Wood duck

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More names for this bird

Anishinaabemowin: Zhiishiib (duck)

Dakota: kika

The Dakota and Anishinaabe were among the earliest people to name Minnesota’s plants and animals, as well as to understand them in relation to Minnesota’s climate and seasons. Those original names are still in use, and several are included on the Season Watch website.

Latin (or scientific name): Aix sponsa

The scientific community has a convention of assigning agreed-upon Latin names to every kind of organism. Using scientific names helps people communicate confidently about the same organism and organize lifeforms based on how closely related they are.

A pair of wood ducks near water. The female has less colorful feathers and a distinctive white tear-drop shape around her eye. The male has brilliant, high-contrasting colors, including blue, green, chestnut, and white.
Female (left) and male (right) wood ducks
April 9, 2022, Toronto County, Ontario, Canada
Photo © Paul Reeves, some rights reserved (CC-BY-NC-SA)
iNaturalist observation

About the wood duck

  • Wood ducks have a varied diet that includes insects (such as flies, caterpillars and beetles); seeds like acorns and millet; fruit; and aquatic vegetation (such as duckweed and waterlily).
  • Wood ducks can be found in marshes, beaver ponds and forests next to water, as well as along waterways where there is adequate vegetation to provide cover.
  • They nest in natural tree cavities anywhere from two to sixty feet off the ground. They will also use artificial nest boxes.
  • Fun fact: Wood ducks are one of the few duck species with strong claws allowing them to grip and perch on tree branches.

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Click the full-frame icon (lower right corner of video) to play at full size.

Video file

More about eBird's abundance animations

eBird data from 2006-2020. Estimated for 2020. Fink, D., T. Auer, A. Johnston, M. Strimas-Mackey, O. Robinson, S. Ligocki, W. Hochachka, L. Jaromczyk, C. Wood, I. Davies, M. Iliff, L. Seitz. 2021. eBird Status and Trends, Data Version: 2020; Released: 2021. Cornell Lab of Ornithology, Ithaca, New York. https://doi.org/10.2173/ebirdst.2020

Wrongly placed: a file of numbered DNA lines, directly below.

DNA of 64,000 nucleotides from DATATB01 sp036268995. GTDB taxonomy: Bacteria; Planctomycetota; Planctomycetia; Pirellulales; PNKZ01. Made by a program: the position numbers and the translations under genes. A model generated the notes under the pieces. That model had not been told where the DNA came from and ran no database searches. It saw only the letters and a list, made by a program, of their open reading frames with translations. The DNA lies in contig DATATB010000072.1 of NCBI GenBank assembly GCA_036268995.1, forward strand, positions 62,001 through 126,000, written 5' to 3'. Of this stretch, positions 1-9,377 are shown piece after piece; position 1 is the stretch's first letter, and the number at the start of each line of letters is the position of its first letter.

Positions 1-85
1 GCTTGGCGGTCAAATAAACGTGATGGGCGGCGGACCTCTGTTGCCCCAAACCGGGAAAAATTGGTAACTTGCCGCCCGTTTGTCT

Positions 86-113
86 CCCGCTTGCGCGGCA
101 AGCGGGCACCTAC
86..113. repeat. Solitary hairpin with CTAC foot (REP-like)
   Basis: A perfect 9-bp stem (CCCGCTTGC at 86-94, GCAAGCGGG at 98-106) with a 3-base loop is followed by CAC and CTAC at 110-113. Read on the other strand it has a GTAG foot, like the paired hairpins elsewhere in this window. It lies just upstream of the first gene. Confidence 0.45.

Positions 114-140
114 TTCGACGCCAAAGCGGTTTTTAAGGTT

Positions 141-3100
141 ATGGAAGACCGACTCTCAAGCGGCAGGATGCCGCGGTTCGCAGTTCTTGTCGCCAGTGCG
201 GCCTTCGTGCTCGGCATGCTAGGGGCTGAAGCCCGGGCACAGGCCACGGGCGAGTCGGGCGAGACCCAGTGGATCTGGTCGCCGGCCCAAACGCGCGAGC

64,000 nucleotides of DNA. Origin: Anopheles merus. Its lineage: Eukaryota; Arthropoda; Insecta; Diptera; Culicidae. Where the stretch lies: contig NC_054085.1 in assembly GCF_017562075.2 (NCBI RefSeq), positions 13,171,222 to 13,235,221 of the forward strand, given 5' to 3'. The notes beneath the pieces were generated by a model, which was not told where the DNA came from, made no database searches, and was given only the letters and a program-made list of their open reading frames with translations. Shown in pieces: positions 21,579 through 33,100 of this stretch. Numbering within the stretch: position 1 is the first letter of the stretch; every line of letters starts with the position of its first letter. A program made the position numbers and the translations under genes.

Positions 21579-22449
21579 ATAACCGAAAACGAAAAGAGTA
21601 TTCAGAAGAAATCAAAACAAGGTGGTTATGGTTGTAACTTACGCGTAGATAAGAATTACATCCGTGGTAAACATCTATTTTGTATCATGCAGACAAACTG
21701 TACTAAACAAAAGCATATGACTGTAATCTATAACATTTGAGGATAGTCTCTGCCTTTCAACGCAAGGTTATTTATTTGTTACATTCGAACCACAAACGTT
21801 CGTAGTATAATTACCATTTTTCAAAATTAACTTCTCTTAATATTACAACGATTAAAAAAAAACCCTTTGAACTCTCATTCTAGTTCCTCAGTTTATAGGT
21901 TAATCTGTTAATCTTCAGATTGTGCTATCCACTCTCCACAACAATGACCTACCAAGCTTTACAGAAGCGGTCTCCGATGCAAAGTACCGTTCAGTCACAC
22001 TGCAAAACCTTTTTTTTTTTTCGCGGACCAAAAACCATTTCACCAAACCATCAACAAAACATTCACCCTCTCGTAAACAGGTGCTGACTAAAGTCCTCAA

Visual guide to phenology

Watch for changes in wood ducks' presence (or absence), abundance, and behaviors at different times of year. Also, pay attention to when young-of-year fledge and develop.

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Note to observers

This page explains general clues to watch for when observing wood duck phenology. However, this page does not explain how to identify this bird or collect data in a standardized way.

A single female wood duck is swimming amid four mallards. There is snow in the background of this winter scene.
A pair of wood ducks are in a vernal pond, or a temporary wetland. Tree trunks in the background suggest this is a forest or woodland habitat.
A pair of wood ducks (male and female) perched in a tree in a spring forest scene. This tree might have a cavity they can use for nesting.
A female wood duck with five small ducklings. They are sitting and standing on a log that is floating in the water. The ducklings are about half as big as the parent.
A fledged wood duck on land. It does does not yet have the feather patterns seen on mature males or females, but is recognizable as a wood duck by the shape of its bill and body.
A group of four wood ducks perched on an old weathered tree trunk. The background is the golden color of late-season vegetation.

Graphs and historical data

Note: The Orientation Center provides a map, as well as information on reading graphs; interpreting summary statistics, who collected the data and how; and how to download datasets for independent exploration.

Marshall County

First seen

  • Earliest: March 25 and 24 (occurred in 1985 and 2000)
  • Average: April 4
  • Latest: April 15 (occurred in 2002)
Scatterplot showing wood duck phenology observations in Marshall County, Minnesota

Download this dataset (.csv file)

Sherburne County


  • Earliest: February 13 (occurred in 1984)
  • Average: March 17
  • Latest: March 31 (occurred in 1980)
Scatterplot showing wood duck phenology observations in Sherburne County, Minnesota

Download this dataset (.csv file)


Co-author: Jayme Hogan, Minnesota Master Naturalist